‘Teeth’ as an idea first emerged when another exhibition fell through. Wellcome Collection had just published Richard Barnett’s history of dentistry ‘The Smile Stealers’, and seeing as most of the tools and techniques illustrated in the book came from either the Science Museum or from the Wellcome Library, it seemed a promising starting point for the replacement show.
Peto worked up the idea in its initial stages, handing over to Scott-Dearing, who previously worked at the Science Museum, when he left for a research leave stint. They had a couple of months’ handover period.
Co-curation could be a battleground, but these two found it beneficial. “I really enjoy it because you can bounce ideas backwards and forwards,” says Peto.
One particular advantage arose in the editing process. Peto had written much of the exhibition’s introduction text and captions, but Scott-Dearing by and large dealt with the process of cutting it down to fit graphic design requirements. “I was just one step more removed and in the thick of very real production deadlines so it was easier for me to make decisions about that,” she explains.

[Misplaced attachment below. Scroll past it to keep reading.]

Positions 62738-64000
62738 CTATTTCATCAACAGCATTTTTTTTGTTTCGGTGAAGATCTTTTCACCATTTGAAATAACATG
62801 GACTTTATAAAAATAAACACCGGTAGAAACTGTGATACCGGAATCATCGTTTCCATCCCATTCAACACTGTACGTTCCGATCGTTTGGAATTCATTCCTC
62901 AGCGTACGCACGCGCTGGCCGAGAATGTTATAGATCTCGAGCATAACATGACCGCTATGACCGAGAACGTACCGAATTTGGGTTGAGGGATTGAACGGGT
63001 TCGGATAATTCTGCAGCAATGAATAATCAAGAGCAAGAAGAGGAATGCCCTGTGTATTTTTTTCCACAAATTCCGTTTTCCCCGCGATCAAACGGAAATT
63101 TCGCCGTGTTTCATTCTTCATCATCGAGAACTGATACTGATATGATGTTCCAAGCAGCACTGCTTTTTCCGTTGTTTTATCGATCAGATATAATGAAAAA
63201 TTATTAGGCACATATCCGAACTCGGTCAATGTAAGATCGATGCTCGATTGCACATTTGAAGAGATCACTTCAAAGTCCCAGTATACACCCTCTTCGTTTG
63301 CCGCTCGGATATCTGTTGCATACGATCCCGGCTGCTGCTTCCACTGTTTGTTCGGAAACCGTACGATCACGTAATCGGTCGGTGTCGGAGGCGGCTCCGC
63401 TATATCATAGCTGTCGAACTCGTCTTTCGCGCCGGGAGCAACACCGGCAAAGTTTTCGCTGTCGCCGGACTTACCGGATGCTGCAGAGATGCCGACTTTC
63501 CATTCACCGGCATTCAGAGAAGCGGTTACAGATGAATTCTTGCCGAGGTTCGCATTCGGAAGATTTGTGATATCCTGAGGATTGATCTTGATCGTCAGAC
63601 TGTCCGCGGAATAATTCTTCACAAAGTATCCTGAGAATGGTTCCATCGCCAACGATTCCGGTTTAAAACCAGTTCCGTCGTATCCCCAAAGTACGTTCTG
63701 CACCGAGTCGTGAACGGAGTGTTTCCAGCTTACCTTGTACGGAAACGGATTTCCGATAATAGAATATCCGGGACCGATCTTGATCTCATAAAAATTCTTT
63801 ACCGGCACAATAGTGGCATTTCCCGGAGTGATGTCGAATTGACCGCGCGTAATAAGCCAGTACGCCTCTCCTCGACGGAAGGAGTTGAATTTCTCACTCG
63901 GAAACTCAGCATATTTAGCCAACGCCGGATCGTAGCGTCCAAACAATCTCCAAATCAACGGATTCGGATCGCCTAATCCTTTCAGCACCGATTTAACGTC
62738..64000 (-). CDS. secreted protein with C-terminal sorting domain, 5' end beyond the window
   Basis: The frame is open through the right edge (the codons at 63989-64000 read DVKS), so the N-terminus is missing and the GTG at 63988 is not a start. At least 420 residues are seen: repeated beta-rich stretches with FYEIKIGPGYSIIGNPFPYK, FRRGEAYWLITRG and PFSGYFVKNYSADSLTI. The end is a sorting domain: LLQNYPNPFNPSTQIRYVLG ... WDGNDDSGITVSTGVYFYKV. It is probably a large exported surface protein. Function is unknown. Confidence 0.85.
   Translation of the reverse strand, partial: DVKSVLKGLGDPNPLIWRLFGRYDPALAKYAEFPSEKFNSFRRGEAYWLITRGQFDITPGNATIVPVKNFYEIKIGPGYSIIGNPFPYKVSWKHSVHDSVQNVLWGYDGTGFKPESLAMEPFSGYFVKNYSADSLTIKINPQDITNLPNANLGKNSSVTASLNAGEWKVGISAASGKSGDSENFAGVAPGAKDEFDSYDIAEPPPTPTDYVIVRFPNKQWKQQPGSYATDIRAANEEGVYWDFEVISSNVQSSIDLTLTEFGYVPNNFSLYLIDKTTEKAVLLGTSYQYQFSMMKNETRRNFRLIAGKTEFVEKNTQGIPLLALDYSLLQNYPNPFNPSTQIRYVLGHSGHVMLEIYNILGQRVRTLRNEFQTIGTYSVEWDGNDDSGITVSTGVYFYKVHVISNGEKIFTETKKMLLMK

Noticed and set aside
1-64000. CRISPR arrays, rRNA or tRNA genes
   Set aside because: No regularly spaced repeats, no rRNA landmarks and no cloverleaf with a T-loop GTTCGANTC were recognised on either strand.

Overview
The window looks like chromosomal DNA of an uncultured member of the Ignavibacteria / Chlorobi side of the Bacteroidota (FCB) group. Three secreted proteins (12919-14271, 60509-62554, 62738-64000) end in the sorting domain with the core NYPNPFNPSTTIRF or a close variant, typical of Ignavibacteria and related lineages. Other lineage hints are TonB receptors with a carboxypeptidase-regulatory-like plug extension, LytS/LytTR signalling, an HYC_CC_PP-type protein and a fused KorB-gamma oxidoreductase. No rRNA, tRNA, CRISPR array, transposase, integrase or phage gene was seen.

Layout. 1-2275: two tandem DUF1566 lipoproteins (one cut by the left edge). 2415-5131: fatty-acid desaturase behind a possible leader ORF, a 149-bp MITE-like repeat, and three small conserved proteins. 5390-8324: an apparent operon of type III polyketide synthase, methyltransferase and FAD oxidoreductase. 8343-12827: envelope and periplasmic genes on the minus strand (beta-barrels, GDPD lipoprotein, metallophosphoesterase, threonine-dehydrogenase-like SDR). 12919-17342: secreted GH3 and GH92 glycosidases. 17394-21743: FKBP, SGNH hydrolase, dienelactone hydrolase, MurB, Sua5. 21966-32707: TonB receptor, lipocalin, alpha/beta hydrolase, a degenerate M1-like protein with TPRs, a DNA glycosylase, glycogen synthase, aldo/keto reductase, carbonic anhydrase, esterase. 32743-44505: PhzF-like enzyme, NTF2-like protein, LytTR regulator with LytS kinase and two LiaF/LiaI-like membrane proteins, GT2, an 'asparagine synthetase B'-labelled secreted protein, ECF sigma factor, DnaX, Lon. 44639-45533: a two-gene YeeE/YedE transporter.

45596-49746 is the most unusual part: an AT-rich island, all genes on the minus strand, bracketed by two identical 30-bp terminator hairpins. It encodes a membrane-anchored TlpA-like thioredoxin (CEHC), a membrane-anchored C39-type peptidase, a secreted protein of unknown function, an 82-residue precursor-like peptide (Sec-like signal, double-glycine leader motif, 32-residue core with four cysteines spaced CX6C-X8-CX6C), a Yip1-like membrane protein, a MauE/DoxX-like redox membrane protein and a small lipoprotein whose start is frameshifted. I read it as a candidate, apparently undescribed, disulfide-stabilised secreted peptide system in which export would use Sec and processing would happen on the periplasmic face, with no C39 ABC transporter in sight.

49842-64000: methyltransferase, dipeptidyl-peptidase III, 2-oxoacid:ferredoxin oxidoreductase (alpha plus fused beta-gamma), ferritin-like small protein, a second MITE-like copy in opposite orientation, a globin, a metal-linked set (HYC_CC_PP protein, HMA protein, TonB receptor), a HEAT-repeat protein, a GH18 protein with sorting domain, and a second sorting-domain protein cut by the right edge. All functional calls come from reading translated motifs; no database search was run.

Scott-Dearing's favourite object is the cockscomb with a human tooth implanted into it by Scottish surgeon John Hunter in the 1770s, which “represents extreme innovation.”
From Napoleon’s toothbrush to a panoply of dental training tools, the exhibition predominantly hinges on artefacts rather than artworks. “There was a risk that everything was mouth-sized,” admits Peto. In order to combat this, the duo tried to include different scales – such as featuring content like the phantom head teaching aid – and attain a balance between exhibits on the floor and on the walls.